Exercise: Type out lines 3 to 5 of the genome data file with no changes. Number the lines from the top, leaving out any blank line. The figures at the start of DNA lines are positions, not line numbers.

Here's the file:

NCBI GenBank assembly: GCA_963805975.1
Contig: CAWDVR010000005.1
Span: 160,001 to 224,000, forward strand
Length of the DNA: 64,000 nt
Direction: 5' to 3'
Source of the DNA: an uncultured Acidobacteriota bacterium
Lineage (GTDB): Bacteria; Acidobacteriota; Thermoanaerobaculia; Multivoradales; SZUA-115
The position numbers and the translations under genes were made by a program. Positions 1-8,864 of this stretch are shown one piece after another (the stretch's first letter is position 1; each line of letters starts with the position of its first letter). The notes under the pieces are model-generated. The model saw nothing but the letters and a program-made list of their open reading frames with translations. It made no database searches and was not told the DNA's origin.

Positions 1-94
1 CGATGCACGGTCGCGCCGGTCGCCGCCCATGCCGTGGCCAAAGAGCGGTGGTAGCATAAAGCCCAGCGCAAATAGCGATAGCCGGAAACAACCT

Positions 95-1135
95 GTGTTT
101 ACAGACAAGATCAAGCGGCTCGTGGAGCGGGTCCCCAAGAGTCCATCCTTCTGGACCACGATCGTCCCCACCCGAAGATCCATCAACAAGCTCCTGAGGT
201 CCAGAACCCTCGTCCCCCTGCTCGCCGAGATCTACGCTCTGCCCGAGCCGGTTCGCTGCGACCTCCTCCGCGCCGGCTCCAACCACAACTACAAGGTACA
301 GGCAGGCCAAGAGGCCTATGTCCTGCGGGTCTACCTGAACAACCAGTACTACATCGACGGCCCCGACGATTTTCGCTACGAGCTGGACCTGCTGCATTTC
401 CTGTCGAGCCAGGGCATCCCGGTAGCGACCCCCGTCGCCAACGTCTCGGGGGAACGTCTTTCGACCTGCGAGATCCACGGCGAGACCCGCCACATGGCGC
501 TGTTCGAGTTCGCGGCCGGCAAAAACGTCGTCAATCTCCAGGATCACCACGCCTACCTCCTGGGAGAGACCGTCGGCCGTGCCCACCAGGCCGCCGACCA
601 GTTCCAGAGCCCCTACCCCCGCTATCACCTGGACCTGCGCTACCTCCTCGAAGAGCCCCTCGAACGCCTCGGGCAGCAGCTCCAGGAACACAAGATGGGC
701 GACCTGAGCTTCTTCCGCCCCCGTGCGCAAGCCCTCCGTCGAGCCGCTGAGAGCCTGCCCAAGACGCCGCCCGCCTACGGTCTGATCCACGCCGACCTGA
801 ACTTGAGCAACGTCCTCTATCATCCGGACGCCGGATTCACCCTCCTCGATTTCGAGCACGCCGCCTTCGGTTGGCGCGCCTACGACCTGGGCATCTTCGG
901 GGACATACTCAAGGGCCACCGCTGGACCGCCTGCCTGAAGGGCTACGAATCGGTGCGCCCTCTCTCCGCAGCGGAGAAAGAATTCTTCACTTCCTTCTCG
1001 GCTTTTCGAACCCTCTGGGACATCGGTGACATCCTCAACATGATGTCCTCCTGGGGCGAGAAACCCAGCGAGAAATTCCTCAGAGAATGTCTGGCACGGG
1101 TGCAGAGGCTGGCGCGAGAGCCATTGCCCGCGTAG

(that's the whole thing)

Span: 160,001 to 224,000, forward strand
Length of the DNA: 64,000 nt
Direction: 5' to 3'